Biologics---Selected Articles

May 4, 2010

Pay for performance (P4P) is causing physicians to examine how they provide care individually and collectively within local health systems. It is the most recent attempt by Medicare and commercial payers to reduce the cost and improve the outcomes of health care. Understanding P4P and deciding how to manage the multiple programs being implemented by payers will challenge physicians' ethics and practice resources. Improving health care for musculoskeletal diseases will require cooperation among the specialties that share responsibility for this care and improved methods for coordinating and documenting it.

What pay for performance means for musculoskeletal medicine

Pay for performance (P4P) is causing physicians to examine how they provide care individually and collectively within local health systems. It is the most recent attempt by Medicare and commercial payers to reduce the cost and improve the outcomes of health care. Understanding P4P and deciding how to manage the multiple programs being implemented by payers will challenge physicians' ethics and practice resources. Improving health care for musculoskeletal diseases will require cooperation among the specialties that share responsibility for this care and improved methods for coordinating and documenting it.

 

Antidepressants: Brand Name or Generic?

For many antidepressants, the issue of brand-name versus generic has no practical significance. Elavil was first marketed almost a half century ago, and its patent has long expired. It lives on, however, but as generic amitriptyline. Today, only a few antidepressants are still fully protected by patents, namely, Cymbalta (2010), Lexapro (2012), and Pristiq (2022) for major depressive disorder (MDD); and Seroquel (2011) and Symbyax (2017) for bipolar depression. The issue of brand-name versus generic, however, is far more complex than merely listing patent expiration dates. Patents can be extended, challenged, and infringed on; financial considerations are enormous; and patient care issues are often of central importance. To place antidepressants in proper perspective, it is first necessary to provide some general background about patents and drug regulation.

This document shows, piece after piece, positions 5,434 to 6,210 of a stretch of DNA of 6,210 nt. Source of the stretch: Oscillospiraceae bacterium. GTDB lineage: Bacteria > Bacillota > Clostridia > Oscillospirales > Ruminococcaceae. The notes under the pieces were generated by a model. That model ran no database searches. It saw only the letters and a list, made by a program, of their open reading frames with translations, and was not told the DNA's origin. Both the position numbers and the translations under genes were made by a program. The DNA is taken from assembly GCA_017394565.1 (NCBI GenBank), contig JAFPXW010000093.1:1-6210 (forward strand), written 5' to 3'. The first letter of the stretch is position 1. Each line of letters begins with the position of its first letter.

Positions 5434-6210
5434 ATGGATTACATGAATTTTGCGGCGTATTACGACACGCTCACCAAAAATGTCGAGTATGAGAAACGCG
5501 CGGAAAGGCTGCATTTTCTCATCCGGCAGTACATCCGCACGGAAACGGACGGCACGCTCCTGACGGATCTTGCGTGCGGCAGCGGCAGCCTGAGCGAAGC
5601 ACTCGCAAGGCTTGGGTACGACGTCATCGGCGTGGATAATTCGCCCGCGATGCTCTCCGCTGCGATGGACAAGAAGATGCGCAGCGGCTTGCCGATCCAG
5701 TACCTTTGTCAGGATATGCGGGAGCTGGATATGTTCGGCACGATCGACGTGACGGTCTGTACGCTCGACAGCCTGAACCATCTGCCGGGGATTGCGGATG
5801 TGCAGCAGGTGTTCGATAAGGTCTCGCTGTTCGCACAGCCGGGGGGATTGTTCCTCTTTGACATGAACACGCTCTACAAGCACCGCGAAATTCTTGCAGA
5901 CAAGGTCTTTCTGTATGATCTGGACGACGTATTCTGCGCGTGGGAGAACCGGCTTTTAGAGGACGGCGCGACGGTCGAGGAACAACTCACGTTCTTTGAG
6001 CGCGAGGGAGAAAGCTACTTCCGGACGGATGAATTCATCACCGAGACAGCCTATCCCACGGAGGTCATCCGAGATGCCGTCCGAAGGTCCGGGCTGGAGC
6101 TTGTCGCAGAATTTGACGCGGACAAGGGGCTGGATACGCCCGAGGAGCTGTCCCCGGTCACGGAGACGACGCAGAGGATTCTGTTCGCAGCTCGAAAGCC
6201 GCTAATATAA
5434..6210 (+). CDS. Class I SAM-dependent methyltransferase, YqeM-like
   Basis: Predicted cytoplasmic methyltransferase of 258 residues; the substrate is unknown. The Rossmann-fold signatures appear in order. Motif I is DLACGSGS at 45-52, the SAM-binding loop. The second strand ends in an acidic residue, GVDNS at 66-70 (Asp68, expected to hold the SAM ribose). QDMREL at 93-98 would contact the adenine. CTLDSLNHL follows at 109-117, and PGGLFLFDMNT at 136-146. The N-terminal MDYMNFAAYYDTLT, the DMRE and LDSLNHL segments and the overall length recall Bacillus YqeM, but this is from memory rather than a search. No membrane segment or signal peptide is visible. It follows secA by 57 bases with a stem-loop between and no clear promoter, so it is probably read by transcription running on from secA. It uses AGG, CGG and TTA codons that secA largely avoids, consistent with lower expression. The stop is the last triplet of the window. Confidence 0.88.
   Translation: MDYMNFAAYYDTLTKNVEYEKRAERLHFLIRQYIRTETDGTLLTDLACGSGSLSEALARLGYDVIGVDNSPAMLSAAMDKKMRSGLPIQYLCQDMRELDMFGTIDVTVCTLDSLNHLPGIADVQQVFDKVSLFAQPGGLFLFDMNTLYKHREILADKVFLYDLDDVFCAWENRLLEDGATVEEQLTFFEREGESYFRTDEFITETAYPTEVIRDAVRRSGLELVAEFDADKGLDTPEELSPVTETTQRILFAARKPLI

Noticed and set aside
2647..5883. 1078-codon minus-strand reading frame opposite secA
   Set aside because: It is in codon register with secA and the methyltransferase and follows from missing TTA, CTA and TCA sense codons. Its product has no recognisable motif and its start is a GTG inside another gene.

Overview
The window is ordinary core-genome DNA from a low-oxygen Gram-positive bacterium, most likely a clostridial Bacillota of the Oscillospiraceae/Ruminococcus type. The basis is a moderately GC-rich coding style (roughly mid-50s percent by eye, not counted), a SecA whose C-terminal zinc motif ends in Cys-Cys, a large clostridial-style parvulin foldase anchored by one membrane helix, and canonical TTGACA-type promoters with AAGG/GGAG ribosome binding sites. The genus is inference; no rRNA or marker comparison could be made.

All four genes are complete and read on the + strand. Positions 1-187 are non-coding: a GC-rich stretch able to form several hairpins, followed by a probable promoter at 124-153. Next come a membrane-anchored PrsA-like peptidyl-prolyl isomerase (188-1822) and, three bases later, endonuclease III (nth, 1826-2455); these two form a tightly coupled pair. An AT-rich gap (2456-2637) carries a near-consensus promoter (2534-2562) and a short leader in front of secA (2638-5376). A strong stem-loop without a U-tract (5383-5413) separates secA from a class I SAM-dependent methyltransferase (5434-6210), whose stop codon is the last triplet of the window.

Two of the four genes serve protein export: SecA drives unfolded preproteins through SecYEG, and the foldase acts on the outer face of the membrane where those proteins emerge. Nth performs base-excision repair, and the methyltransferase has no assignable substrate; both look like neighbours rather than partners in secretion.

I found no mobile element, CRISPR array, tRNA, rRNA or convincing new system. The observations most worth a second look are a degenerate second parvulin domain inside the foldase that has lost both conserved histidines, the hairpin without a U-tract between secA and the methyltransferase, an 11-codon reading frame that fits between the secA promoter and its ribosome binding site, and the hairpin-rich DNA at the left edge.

RA therapies in 2009: The latest on drug effectiveness

Clinical study findings of recent years support the notion that patients with rheumatoid arthritis (RA) should be treated earlier and more aggressively. Monotherapy with disease-modifying antirheumatic drugs (DMARDs) is effective in some cases, but triple DMARD therapy is superior to double therapy or monotherapy in early or late RA. Leflunomide is at least as effective as methotrexate (MTX) and sulfasalazine and more effective than placebo. Tumor necrosis factor α antagonists are effective in patients with early or late RA, especially in combination with MTX. Anakinra is more effective than placebo as monotherapy or when combined with MTX. Rituximab and abatacept are useful as monotherapy but are more effective when used in combination with other DMARDs.

 

Payer’s budget to get right targeted drug to right patient

When laboratory tests are inaccurate or misinterpreted, patients may receive costly targeted drugs that provide no benefit. If the medical community doesn’t resolve the problem, payers will take action on their own.